Council moves to oppose tougher citizenship rules

By Casey Neill

Greater Dandenong Council is opposing moves to toughen the Australian citizenship process.
At the Monday 10 July meeting, councillor Heang Tak successfully moved that the council write to Immigration and Border Protection Minister Peter Dutton to strongly oppose the changes in the Australian Citizenship Legislation Amendment (Strengthening the Requirements for Australian Citizenship and Other Measures) Bill.
The proposed changes include requiring all applicants to pass a stand-alone English test, have lived in Australia as a permanent resident for at least four years instead of one, and show steps they’ve taken to integrate into and contribute to the Australian community.
Cr Tak said: “The measures proposed will serve to alienate sections of Australian society.”
He said the proposal to require ‘university level’ English might send a message to every Australian who didn’t have university entrance qualifications that the Federal Government, if given the choice, would prefer those Australians were not here.
He said claims that national security drove the proposed changes were unsubstantiated.
No councillor indicated opposition to the motion, so it was carried.
Cr Tim Dark then said he wanted to abstain from voting on the motion.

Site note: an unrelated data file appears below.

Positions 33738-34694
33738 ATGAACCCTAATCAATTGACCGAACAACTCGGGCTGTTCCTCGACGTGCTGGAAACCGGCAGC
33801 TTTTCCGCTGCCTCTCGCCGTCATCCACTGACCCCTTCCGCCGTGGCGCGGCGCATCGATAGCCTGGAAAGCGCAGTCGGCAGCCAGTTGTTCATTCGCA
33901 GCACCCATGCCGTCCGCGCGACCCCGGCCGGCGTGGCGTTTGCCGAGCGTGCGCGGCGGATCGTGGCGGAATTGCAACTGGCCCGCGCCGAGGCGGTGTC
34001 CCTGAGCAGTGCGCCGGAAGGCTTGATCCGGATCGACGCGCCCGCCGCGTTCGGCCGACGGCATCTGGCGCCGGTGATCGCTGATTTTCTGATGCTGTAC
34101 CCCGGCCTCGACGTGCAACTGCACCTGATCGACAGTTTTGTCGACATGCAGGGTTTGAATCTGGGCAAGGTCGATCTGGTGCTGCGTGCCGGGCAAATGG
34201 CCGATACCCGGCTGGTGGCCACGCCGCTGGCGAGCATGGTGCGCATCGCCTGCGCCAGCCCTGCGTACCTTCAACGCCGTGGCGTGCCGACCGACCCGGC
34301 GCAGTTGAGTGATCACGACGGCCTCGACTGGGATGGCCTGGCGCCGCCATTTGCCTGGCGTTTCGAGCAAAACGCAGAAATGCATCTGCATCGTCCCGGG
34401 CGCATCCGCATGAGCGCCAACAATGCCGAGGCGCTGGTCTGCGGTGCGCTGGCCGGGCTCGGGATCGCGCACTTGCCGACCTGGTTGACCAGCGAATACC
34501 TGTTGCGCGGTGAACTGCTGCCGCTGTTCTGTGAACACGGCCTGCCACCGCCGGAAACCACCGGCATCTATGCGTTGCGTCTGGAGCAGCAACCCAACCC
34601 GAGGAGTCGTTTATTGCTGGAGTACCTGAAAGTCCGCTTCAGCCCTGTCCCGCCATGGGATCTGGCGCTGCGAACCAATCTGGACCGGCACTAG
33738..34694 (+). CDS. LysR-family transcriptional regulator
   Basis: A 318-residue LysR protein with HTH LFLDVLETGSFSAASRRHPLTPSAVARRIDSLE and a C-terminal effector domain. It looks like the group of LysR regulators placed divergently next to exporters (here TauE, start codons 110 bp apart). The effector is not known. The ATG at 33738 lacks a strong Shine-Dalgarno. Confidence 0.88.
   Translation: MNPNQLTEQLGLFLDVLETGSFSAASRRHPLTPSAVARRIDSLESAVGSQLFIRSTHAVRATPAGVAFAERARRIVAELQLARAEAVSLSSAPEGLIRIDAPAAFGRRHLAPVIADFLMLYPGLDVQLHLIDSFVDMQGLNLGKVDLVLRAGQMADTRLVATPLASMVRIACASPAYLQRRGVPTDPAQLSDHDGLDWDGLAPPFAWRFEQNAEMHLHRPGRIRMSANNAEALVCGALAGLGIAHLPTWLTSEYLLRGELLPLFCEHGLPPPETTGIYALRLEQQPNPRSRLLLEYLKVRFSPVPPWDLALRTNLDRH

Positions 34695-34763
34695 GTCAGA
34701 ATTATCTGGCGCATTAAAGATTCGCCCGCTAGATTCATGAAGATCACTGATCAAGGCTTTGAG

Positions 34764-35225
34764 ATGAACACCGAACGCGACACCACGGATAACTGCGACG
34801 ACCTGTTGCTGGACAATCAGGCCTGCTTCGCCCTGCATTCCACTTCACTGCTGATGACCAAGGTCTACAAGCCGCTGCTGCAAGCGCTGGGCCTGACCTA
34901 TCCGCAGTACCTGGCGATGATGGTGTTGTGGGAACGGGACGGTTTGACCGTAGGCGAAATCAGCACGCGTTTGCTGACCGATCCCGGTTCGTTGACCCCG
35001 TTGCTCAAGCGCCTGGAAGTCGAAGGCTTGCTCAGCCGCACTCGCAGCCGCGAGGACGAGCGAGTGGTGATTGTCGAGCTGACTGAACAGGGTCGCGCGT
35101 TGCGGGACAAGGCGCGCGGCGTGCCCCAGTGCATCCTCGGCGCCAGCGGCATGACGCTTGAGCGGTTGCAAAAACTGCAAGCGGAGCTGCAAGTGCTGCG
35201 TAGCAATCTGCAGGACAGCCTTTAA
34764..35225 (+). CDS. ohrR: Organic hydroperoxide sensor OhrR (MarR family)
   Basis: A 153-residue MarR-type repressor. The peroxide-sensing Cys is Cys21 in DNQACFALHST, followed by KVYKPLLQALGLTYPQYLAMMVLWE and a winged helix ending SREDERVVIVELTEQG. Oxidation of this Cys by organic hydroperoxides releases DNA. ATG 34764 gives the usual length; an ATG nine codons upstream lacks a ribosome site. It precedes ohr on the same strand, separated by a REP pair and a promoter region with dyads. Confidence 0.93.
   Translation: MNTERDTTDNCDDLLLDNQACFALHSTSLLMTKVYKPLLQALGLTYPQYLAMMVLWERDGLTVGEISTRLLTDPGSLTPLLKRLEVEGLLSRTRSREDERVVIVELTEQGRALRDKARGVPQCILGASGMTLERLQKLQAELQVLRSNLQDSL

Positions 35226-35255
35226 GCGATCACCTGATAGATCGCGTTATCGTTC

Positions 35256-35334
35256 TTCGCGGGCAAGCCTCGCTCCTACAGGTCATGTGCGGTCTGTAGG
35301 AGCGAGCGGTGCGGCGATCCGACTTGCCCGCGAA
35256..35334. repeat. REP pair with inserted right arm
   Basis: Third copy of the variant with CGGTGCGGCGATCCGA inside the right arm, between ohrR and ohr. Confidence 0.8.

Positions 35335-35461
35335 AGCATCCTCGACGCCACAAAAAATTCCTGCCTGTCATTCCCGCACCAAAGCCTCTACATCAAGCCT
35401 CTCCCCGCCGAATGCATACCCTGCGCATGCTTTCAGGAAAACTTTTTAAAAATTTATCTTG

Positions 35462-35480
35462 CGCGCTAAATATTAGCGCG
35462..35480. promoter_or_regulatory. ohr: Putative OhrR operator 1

Mayor Jim Memeti explained that there would be no vote because no one indicated opposition.
Cr Sean O’Reilly said that what was concerning about the proposed changes was that “it appears that the Federal Government wants to draw a correlation between English language proficiency and whether someone can become an Australian citizen”.
“There are so many of our residents who may not have the best Australian language in the world,” he said.
“These people are still highly productive, hard-working, valuable contributors to our local economy and community.
“They’re great people and we love them in our community.
“We wouldn’t want them to be inhibited from becoming full-blown Australian citizens.”
Greater Dandenong Council confers citizenships on up to 3000 people each year on behalf of the Department of Immigration and Border Protection.